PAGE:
Mr V S Mahalingam Director Centre for Artificial Intelligence and Robotics DRDO Complex C V Raman Nagar Bangalore 560 093 Shri VS Mahalingam joined DRDO after obtaining his Bachelor’s degree in Engineering in the year 1973 from the College of Engineering, Guindy, affiliated to Madras University. He had advanced training in Software Engineering at Indus Tech, Pittsburgh, USA, and obtained his master degree from Indian Institute of Technology, Kanpur. He has made outstanding contributions in the development of equipments like Multiplexer for Adaptive Delta Modulation (ADM) coded signals, FDM signal encryptor (named Broad Band Caddis), Radio Regenerator Unit, Digital Trunk Unit, Shelterised Command Post for PINAKA Weapon system, C3I system - Artillery Combat Command and Control System and Command Information Decision support System that have found widespread usage amongst services. He has published more than 12 papers in various International and National forum. He is one of the members of team which received the Agni Award for Excellence in Self Reliance in the year 2003. He received the Scientist of the Year Award in 2003. Mobile Robotics - A DRDO Perspective Mobile Robots are set to play a very major role in the realization of future battlefield platforms including unmanned /autonomous air / ground /under water vehicles. A classical application of unmanned ground vehicles has been the disposal of hazardous explosives. In the military context, the new generation of fast, agile mobile robots is expected to perform such hazardous tasks as well as surveillance, reconnaissance, logistics support and even enemy attack. These modern new generation robots are required to be built with sophisticated on board “intelligence” to efficiently perform the above tasks. The intelligence component comprises of an integrated GPS, Image /video processing, Laser ranging etc and advanced algorithms embedded into an onboard computer. A number of DRDO labs are working on different classes of tracked, wheeled under water and unmanned/autonomous vehicles.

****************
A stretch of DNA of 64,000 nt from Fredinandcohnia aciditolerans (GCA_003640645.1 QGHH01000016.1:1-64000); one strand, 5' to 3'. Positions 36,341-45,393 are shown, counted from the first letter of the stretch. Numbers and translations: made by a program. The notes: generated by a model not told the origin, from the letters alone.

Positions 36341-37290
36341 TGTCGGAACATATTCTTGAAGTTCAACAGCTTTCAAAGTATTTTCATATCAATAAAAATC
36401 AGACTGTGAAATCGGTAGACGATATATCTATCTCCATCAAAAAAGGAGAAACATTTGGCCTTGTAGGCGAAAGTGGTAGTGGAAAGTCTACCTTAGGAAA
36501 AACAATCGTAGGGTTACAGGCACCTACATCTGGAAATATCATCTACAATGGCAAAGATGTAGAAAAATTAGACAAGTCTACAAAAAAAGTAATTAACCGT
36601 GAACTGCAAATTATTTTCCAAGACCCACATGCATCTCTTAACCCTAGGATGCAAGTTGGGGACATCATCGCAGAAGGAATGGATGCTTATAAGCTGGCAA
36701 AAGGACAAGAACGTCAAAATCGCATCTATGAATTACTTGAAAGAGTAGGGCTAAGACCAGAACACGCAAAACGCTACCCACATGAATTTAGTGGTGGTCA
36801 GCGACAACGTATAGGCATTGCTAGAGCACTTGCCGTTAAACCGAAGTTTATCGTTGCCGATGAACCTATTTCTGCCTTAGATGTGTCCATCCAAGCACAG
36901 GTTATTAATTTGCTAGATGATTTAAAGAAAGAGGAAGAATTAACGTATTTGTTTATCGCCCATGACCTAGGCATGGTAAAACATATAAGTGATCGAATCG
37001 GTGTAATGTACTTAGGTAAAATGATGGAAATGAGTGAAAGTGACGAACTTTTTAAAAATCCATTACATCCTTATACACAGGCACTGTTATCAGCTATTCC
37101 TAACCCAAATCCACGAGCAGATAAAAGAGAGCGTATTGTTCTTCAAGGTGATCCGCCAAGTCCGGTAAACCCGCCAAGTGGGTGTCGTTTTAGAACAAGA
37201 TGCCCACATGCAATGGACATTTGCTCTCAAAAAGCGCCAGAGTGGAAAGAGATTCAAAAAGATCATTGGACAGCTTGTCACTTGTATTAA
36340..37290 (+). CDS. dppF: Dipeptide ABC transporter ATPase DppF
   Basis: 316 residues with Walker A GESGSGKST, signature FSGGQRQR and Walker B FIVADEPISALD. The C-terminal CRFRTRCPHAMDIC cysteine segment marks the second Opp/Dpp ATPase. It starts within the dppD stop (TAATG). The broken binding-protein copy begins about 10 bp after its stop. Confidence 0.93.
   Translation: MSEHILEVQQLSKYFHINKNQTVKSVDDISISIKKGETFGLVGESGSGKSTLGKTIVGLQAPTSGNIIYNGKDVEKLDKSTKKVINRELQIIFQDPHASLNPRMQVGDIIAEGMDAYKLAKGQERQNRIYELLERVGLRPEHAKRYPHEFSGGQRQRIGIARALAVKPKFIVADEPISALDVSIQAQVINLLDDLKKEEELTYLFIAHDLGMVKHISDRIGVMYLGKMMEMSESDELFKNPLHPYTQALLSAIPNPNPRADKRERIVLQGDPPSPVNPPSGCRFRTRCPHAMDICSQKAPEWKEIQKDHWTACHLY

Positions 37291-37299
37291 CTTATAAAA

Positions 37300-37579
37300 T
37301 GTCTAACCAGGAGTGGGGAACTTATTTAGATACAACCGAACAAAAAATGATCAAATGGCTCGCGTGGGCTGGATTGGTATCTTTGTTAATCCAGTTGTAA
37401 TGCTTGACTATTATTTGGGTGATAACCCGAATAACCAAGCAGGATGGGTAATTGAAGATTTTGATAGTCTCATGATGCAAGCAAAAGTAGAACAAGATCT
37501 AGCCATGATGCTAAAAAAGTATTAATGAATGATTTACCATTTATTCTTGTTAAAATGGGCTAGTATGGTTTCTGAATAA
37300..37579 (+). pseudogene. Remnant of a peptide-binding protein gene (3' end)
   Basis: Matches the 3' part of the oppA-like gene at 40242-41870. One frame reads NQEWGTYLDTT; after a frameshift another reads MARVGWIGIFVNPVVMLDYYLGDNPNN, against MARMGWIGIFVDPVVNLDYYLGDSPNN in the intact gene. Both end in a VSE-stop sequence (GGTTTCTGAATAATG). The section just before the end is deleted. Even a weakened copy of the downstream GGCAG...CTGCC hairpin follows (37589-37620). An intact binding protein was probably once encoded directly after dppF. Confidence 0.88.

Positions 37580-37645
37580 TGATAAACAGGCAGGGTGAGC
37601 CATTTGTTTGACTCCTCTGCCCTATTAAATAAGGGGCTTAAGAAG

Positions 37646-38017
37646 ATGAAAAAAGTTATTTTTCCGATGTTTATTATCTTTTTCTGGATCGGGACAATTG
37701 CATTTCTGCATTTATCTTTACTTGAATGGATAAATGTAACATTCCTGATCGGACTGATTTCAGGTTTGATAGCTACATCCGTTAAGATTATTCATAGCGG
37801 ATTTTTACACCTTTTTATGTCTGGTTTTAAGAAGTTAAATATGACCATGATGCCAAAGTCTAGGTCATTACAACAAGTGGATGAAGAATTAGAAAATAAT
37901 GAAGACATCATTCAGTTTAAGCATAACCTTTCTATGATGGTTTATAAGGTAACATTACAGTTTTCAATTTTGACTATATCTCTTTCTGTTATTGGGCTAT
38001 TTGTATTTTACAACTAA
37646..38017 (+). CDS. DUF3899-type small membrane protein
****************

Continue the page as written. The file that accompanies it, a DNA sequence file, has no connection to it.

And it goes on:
Dr. Vijayalakshmi Ravindranath Director National Brain Research Institute NH-8, Manesar – 122050 Gurgaon District, Haryana, INDIA [email protected]